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What Helps Depression During Major Life Transitions? #2

July 3rd, 2012 · 3 Comments · depression, life transitions, major life transitions, what helps depression

There are key elements of psychological and personal growth involved in getting to what helps depression of the type that occurs during major life transitions.  What helps depression starts very often with a deeper level of emotional honesty.

what helps depression

Dealing with What We Can’t Sort Out

Sometimes, major life transitions are just overwhelming.  We can have a certain image, idea or feeling of ourselves and our life situation, and then find out that it gets completely undone by some development or crisis in our lives.  Although we really need to find some new way to approach our lives in such a situation, our initial reaction can be to try and return to the past, and to simply pretend that the new situation doesn’t exist…

Regressive Restoration of the Persona

Jung used this term particularly with the major life transitions associated with the second half of life, but it also applies to quite a number of other, similar transitions.  It pertains to situations where we essentially try to go back and live in the persona, or the way we presented ourselves to the world, that we had prior to the commencement of amajor life transitions.  We strive to convince ourselves that we still are that very same person.

Yet, despite our very best efforts, we can often find that we are simply not able to pull it off.  We go through the motions of living as we once did, but we seem to be only a shell of who we once were.  We simply can’t go back.

Yet, in Our Depths…

We may be in a state of conscious denial of the emotional impact and life impact of major life transitions, or even in a state of conscious depression, blankness or feeling bereft.  However, this doesn’t mean that the unconscious mind is not engaged with the impact of major life transition in its own ways.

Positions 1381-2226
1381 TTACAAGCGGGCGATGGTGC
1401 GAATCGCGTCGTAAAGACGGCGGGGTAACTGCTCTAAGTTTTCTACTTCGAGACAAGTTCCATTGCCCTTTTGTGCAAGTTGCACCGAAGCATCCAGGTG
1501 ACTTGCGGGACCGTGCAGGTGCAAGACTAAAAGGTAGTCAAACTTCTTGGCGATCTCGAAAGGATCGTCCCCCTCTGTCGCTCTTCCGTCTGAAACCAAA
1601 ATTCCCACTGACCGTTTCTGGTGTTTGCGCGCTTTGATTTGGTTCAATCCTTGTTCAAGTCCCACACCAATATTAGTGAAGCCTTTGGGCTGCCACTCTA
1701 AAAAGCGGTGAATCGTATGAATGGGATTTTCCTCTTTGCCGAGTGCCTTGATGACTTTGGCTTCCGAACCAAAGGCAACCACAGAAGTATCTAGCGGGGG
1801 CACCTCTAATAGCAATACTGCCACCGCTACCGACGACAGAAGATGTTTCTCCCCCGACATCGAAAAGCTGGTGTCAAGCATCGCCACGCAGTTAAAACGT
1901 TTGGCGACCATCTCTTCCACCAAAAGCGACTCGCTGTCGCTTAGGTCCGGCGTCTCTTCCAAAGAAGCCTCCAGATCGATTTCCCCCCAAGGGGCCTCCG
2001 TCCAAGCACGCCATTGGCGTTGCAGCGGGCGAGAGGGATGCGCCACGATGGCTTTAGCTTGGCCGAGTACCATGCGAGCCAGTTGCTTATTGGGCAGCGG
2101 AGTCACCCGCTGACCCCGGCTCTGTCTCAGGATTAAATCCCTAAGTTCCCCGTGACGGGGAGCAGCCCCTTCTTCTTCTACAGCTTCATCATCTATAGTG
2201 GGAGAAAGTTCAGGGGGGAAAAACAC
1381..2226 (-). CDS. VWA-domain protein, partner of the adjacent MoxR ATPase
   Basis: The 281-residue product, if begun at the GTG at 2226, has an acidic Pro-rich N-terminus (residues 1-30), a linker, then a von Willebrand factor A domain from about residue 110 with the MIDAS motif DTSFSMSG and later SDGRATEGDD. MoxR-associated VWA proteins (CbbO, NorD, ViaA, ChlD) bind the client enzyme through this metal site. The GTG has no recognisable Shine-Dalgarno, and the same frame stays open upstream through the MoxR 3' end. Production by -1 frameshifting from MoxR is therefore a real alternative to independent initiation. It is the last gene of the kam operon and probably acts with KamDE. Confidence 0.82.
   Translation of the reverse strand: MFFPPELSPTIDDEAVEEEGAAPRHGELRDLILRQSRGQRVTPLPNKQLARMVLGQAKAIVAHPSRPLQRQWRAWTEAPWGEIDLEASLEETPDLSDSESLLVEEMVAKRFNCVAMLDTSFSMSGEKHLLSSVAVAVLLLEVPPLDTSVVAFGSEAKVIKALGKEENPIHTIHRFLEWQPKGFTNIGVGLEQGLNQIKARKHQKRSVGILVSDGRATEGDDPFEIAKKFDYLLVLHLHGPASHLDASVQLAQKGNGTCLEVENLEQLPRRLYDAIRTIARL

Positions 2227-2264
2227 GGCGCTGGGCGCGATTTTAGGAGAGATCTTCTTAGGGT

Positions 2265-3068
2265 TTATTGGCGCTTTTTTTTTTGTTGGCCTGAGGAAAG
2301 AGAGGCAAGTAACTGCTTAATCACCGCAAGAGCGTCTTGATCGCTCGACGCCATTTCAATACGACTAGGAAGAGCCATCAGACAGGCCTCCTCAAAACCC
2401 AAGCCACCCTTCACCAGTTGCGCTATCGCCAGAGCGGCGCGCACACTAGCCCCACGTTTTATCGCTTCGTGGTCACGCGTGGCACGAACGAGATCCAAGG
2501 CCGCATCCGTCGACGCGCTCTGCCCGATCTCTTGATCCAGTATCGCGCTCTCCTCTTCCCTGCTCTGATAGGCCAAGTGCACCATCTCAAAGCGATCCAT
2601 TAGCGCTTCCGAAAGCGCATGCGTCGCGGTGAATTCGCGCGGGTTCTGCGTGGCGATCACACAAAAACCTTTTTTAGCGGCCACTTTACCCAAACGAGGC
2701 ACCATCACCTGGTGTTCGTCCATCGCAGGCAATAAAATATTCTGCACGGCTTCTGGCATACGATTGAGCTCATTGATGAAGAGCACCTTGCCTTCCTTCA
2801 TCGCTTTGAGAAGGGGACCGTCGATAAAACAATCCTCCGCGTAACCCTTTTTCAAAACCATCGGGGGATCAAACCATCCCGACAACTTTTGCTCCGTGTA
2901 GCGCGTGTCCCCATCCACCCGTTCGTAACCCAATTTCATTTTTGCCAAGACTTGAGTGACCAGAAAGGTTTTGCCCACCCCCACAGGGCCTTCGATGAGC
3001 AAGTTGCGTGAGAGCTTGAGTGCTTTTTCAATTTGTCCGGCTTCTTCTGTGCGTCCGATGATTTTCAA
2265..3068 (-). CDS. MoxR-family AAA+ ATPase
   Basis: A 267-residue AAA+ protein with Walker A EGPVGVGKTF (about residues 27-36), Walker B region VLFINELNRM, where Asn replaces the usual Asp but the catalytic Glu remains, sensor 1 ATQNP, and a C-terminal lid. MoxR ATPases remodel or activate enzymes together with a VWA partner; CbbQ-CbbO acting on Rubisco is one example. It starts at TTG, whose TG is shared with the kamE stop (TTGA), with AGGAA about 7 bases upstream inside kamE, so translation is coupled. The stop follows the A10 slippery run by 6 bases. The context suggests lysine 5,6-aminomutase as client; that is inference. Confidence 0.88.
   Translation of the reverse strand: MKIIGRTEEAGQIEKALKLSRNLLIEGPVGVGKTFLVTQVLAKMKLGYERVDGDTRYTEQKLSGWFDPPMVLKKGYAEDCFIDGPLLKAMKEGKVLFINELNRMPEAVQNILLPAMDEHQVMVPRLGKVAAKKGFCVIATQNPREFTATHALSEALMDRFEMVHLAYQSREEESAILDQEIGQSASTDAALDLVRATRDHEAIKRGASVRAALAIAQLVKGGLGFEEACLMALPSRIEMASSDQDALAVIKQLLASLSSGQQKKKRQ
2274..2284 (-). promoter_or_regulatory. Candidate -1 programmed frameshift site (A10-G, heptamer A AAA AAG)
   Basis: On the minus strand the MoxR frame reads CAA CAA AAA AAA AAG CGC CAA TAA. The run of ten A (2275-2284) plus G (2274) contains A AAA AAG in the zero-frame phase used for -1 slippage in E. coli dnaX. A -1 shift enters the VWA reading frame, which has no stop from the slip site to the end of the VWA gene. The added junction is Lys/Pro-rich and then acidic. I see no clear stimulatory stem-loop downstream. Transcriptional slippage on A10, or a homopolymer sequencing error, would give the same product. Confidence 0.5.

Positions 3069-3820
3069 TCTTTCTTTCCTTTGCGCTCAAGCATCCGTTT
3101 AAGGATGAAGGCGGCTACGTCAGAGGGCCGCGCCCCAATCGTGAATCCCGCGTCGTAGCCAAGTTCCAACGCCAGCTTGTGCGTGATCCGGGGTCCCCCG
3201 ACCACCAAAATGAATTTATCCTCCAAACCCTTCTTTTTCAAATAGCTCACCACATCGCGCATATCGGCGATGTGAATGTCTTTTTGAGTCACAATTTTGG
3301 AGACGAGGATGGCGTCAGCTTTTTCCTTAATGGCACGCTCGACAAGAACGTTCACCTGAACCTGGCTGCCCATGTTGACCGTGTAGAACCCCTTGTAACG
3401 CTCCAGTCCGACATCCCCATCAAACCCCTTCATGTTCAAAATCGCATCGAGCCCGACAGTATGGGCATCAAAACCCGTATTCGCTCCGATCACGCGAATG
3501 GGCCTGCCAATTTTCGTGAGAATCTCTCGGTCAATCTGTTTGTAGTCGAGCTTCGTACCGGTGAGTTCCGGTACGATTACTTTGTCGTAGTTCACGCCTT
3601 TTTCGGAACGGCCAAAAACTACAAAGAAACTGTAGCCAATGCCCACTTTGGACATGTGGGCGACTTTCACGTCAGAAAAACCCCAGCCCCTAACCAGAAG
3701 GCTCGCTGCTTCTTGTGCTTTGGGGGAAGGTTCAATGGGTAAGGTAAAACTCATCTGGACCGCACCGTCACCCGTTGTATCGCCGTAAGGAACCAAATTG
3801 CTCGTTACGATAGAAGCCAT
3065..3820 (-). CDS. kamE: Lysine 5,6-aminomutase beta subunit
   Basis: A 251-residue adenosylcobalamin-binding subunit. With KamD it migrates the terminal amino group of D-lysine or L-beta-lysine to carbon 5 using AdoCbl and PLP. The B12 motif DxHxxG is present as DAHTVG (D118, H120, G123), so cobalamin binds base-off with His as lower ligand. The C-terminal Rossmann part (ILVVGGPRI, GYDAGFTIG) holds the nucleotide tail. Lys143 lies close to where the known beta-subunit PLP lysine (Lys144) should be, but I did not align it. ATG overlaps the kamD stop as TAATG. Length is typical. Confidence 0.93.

Changes in My Identity and My Way in the World

It may be extremely difficult to come to terms with the pain, grief and loss that we encounter in major life transitions.  Yet often, it is only through surfacing these feelings that we begin to move towards the deeper understanding or attitude emerging from the unconscious.  Often, only this will allow us to accept life as it is, to find what helps depression, and to move forward, perhaps even haltingly.

Who, then, am I now? How do I now think, feel and relate?  Often, only through exploring our inner reactions in a process such as Jungian therapy do we begin to accept, move forward and create our lives again.

PHOTO:  Attribution    Some rights reserved by dpape

3 Comments so far ↓

  • Brian C

    Thank you very much for your comment, Chris. I think that is is quite common for people to experience depression as they are undergoing one of the major life transitions, as we mostly all do. It’s very important for us to recognize what is happening, and to not deny it, and also to realize that, while we might be experiencing depression, some part of us is working to help us create a new synthesis and a new way foreward. Thanks again!

  • Paulette

    You seem to have the gift of touching on the most important pieces in a short space…I find that in any transition I go through, it is often the dream and the symbols that anchor me, when I feel like I might be falling off the earth. Often the dreams themselves are pointing the way and I have this wonderful sense of being connected to a greater plan. I can work with the symbols in various ways to anchor them in the outer world. (art, poetry, dance, etc.) This keeps them alive as I go through some of the darkest periods. It is a boon to have someone walk through it with you, who understands what it is all about….
    a good post, Brian…. thanks.

  • Brian C

    Thank you for your comment, Paulette. I’m glad if you found this piece useful and evocative. I agree with you fully about dreams and symbols. Exactly as you say, they do connect us with the solid earth again, often because they touch something in us much deeper than the part that thinks or intellectualizes — or even, that is in any way conscious. When we follow dreams closely, we do have a sense often that the “dreaming genius”, as they say, has a profound plan for us. Working with the symbols, and doing something to make them concrete, can be a very powerful and important thing to do. Art, poetry, dance — exactly as you say, and, I’d like to add, one of my favorite ways, which is working with clay. I do think that there is tremendous life to be found in talking it through with someone who is familiar with this realm: it allows it to become concrete and vital. Thanks again for all that you’ve brought out in your comment, Paulette.

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